Linked by Thom Holwerda on Thu 13th Feb 2014 23:38 UTC

Another day, another fear-mongering 'Android is closed!'-article at Ars Technica. After Peter Bright's article last week (sharply torn to shreds by Dianne Hackborn), we now have an article with the scary title "New Android OEM licensing terms leak; 'open' comes with a lot of restrictions".

The title itself is already highly misleading, since one, the licensing terms aren't new (they're from early 2011 - that's three years old), and two, they're not licensing terms for Android, but for the suite of Google applications that run atop Android.

This article makes the classic mistake about the nature of Android. It conflates the Android Open Source Project with the suite of optional proprietary Google applications, the GMS. These old, most likely outdated licensing terms cover the Google applications, and not the open source Android platform, which anyone can download, alter, build and ship. Everyone can build a smartphone business based on the Android Open Source Project, which is a complete smartphone operating system.

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RE: Is AOSP still 'Android'?
by WorknMan on Fri 14th Feb 2014 00:38 UTC in reply to "Is AOSP still 'Android'?"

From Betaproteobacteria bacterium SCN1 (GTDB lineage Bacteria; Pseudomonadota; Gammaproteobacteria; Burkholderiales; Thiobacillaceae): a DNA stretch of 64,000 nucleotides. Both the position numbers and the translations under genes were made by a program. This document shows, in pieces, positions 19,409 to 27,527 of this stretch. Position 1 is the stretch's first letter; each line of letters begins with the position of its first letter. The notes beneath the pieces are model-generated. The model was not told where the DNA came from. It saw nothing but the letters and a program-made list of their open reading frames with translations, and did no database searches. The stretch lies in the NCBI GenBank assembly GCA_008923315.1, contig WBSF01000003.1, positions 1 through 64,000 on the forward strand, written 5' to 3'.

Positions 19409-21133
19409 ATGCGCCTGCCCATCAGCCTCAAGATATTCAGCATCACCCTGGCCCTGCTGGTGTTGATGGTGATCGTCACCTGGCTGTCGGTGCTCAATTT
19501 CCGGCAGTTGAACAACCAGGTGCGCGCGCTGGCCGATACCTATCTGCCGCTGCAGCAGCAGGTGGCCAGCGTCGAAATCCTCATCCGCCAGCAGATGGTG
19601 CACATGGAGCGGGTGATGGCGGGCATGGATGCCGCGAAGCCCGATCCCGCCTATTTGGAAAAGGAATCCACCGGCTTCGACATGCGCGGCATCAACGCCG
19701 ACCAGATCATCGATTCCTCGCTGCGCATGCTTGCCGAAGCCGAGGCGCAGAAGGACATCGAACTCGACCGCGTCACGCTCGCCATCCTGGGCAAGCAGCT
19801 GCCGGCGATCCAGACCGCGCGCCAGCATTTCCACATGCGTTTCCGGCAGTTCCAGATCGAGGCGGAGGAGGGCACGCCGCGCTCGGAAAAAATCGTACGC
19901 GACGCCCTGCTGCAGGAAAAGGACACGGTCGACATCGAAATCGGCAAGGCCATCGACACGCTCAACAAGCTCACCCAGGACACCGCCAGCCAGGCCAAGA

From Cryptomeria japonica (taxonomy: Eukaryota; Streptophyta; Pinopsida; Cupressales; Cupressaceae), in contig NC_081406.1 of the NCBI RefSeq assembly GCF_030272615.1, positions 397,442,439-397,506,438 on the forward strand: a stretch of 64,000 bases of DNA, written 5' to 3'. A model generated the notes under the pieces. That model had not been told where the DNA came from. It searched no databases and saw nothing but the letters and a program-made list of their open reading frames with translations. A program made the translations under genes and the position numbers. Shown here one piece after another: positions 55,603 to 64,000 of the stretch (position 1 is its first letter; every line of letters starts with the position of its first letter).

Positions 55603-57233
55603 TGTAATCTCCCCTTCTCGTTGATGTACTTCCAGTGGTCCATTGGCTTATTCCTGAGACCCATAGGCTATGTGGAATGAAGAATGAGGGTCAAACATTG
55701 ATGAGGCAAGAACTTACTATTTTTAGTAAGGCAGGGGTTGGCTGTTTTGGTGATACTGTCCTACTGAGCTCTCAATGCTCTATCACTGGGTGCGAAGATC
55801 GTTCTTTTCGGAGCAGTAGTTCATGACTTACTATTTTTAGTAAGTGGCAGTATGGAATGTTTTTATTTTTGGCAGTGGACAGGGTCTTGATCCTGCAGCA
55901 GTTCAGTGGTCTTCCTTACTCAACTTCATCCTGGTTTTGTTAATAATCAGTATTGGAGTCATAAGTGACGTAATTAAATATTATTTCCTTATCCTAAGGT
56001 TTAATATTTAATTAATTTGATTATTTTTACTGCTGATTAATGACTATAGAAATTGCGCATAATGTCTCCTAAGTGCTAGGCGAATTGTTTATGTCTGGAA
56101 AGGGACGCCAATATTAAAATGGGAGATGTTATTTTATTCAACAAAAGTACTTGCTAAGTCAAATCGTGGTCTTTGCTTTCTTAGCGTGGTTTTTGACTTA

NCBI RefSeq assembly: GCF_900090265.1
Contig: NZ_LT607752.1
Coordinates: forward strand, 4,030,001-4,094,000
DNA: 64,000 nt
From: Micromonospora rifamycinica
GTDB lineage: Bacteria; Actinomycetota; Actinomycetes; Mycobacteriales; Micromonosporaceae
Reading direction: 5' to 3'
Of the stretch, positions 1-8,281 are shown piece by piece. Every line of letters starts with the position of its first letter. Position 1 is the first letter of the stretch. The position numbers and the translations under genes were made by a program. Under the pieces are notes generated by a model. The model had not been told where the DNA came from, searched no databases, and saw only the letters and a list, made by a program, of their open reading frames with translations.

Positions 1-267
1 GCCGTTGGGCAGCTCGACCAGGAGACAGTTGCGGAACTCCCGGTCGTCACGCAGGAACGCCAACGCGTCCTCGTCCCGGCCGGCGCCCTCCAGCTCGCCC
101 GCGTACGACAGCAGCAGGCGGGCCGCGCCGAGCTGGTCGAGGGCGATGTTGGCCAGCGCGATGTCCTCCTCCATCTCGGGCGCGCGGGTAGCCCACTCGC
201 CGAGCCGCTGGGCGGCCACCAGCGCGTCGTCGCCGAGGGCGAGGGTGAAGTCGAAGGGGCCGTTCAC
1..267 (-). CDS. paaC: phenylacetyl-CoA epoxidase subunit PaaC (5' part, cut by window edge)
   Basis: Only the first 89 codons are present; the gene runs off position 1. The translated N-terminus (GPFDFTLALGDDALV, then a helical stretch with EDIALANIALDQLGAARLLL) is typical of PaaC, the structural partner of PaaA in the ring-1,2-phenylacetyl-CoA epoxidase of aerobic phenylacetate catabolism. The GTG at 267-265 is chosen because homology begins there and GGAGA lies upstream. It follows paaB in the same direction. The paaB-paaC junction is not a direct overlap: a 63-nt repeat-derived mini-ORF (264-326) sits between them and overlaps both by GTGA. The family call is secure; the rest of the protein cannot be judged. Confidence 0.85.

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Thom, I think the point is that whilst AOSP is still clearly open, AOSP and Android are diverging so rapidly that it's starting to get difficult to say they're the same OS. If the most popular applications written for one version of a platform will not work on another, and if the user experience is fundamentally different, are they really still the same OS?

No, they're really not. That's why I think that any so-called Android device that doesn't come with the Google suite of apps (ESPECIALLY the Play store) doesn't really qualify. For example, the Kindle Fire is NOT an Android tablet - it's an Amazon tablet running a bastardized Android hybrid.

And do you know what? That's okay with me. To me, Google Play and GP services is sort of the glue that holds the whole thing together, and prevents Android from turning into the fragmented mess that is desktop Linux. I'm not really a fan of 'open' systems for the sake of them being open. I like a hybrid system like this, where one entity has a little control, that keeps things at least somewhat uniform between the various builds/vendors.

Edited 2014-02-14 00:40 UTC

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